Huitz: The award isn't for the small event, but rather for (in your words) the "eloquently explaining." How can you judge her so harshly when you didn't even read the essay in question? How do you know the writing isn't impeccable? You don't. You're judging something based on a very shallow understanding of what it is.

Through this way of thinking, a crappy book about genocide is more important that an amazing piece of literature about mundane things, simply because of the subject matter.

It's not the inspiration that counts, it's what you do with it.

That said, the subject of overcoming hypocrisy seems like an important one to me.

Wow. Everyone sides against me. I guess I lived in Colorado too long.

Zra: yes, I have written about life experiences, but not something so basic as *be nice to people because something I regret happened to me when I was young*. That's the part where -- from friends -- I can hear a big "Are you kidding me?!"

No, my friends are not judgmental creeps, either.

I'll openly admit that I overstepped my bounds a little, because I haven't read the essay yet.

Much of my criticism has to do with the study of ethics in general, but maybe it should focus more on the reporter?

In any case, people give away awards for almost anything. I just noticed it happened more often in this part of the world. The contest in question is, in fact, a national one, so my words don't have much of a leg to stand on. Maybe, I just think it's stupid when people are given a big "hurrah" for something that most everyone else practices in real life all the time (I'm talking about the subject material, not the writing).

So, I suppose I levered a story to make a commentary on local news. Sorry that wasn't clear in the OP.


In response to "genocide", there's actually a really enlightening book called "Speaker for the Dead" by that Orson Card fella; that is, if you're geeky :)

Since Linda Hanson covers religion for the DNT, and it is probably a bit difficult to find great inspiration in the Hot Dish Supper Du Jour story, she probably jumped at the chance for something more unusual. And it IS a national award, therefore locally newsworthy.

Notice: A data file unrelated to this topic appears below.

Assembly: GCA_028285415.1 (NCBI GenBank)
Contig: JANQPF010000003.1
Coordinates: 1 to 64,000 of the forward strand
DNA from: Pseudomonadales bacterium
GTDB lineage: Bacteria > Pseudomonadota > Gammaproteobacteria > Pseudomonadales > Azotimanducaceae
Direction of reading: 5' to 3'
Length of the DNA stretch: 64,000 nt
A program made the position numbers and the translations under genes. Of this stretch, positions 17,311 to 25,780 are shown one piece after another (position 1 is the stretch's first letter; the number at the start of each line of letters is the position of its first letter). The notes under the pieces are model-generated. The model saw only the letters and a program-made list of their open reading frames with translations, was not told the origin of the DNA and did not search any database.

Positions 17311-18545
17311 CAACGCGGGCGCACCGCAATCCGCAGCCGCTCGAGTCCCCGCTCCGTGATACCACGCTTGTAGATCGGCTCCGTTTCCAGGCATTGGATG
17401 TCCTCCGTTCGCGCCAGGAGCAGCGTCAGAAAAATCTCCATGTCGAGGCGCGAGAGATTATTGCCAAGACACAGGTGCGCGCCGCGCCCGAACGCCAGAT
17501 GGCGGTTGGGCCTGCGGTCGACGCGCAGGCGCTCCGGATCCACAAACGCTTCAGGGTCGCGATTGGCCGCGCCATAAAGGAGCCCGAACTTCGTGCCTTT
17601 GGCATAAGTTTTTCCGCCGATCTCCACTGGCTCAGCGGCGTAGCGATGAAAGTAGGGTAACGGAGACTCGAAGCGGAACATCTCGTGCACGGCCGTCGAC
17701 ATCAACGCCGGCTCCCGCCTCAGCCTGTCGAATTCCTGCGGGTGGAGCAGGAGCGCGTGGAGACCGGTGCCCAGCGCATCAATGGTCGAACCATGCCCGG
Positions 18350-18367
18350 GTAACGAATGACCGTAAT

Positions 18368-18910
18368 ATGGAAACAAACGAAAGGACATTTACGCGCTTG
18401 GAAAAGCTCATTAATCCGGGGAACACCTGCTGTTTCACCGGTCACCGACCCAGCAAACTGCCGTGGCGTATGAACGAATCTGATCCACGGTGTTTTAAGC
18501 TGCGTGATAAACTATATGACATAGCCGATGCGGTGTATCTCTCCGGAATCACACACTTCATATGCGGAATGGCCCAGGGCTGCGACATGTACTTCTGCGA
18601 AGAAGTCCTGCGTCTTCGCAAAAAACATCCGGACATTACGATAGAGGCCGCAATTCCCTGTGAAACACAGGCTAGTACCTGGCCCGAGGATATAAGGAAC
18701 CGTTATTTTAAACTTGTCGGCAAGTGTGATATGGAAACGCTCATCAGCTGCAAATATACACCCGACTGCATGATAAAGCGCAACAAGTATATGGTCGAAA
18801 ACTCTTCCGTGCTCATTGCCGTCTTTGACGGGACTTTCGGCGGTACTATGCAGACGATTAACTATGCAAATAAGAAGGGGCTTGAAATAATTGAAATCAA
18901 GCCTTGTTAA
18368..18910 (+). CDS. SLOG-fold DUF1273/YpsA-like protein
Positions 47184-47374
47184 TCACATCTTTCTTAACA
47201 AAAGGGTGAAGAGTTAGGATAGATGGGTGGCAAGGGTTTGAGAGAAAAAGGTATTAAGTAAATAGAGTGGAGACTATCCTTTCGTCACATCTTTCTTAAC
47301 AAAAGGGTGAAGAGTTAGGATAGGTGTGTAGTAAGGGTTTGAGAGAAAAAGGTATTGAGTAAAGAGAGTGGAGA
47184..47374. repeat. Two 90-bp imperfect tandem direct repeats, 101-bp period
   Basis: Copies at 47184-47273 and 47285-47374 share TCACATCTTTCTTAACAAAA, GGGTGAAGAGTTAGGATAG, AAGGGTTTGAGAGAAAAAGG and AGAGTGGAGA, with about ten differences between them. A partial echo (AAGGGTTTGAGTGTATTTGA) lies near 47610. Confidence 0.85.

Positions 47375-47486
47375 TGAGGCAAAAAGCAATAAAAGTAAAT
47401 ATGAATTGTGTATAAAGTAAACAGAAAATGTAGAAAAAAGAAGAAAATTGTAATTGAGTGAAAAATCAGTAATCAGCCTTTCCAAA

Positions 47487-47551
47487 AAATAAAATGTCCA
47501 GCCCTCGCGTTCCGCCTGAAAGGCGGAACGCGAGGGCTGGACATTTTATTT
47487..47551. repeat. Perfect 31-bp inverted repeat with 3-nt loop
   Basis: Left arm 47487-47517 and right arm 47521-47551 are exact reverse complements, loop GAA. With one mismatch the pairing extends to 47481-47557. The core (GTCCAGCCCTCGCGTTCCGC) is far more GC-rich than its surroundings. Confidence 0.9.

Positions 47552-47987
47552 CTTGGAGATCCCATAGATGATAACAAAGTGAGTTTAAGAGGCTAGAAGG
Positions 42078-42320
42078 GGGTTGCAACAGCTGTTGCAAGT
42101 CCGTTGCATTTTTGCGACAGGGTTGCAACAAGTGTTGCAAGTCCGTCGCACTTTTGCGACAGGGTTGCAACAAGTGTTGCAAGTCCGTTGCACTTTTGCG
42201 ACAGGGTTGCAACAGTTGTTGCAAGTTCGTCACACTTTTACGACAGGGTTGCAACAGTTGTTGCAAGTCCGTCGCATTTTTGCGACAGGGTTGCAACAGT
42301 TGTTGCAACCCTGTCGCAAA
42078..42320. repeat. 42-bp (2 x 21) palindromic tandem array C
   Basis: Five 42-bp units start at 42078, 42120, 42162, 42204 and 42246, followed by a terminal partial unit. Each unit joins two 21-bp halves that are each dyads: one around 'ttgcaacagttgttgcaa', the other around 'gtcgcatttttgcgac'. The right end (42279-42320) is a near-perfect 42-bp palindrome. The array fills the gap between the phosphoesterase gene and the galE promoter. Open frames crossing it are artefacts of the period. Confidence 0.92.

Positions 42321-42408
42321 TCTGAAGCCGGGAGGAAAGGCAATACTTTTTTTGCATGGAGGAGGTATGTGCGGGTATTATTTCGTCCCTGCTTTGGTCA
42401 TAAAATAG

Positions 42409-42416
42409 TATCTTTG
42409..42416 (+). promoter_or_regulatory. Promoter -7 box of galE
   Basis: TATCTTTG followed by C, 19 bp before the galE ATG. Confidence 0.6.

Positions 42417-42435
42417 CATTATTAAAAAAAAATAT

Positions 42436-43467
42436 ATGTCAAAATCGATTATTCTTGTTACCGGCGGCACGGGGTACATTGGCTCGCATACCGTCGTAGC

But the proof is in her writing, I agree.

(And seriously, in the DNT story, I was expecting the KITTEN to get whacked.)

Since Ms. Hanson covers religion for the DNT, I wonder if she would have written about his had the conclusion not been "and now she's going for a master’s of divinity degree."

Since no one will probably read the book I mentioned, I'll just throw a quote out. Please ignore at your leisure. I hope this is not illegal :)

"Since we are not yet fully comfortable with the idea that people from the next village are as human as ourselves, it is presumptuous in the extreme to suppose we could ever look at sociable, tool-making creatures who arose from other evolutionary paths and see not beasts but brothers, not rivals but fellow pilgrims journeying to the shrine of intelligence.
Yet That is what I see, or yearn to see. The difference between raman and varelse is not in the creature judged, but in the creature judging. When we declare an alien species to be raman, it does not mean that _they_ have passed a threshold of moral maturity. It means that _we_ have."

--Demosthenes, Letter to the Framlings

Well, this is the US section you're talking about after all. It's the section famous for publishing such hard-hitting, shocking news as the near-Christmas-time story of Duluth East mothers who send care packages to their daughters at college(no kidding). At least this article you're referencing involved someone who accomplished something out of the ordinary.

The whole US section is just a cover for the wedding and engagement announcements, if you think about it...

- girl makes essay
- girl gets recognized
- girl has sob story that I've seen 10 times before
- girl applies it to "ethics"
- we cry with her
- everybody happy

I can watch "Pay it Forward" for the same shameless kick.

It just doesn't warrant a news story. Maybe for the tourist plug, but that's about it.

I don't mean to be a bad person here, but where's the discriminating logic?

I smell a fish. My bad.

Huitz, in order to make your quotation at least semi-legal, I believe you have to attribute it to the real life author, not the in story author.

Hope that helps. I love Orson Scott Card, by the way.


Yeah, I left it out for artistic purposes.

I wonder if having the author's name in the same thread counts. I should start studying law.

exactly what kind of accomplishment would one have to have to get a 'pat on the back' according to your standards?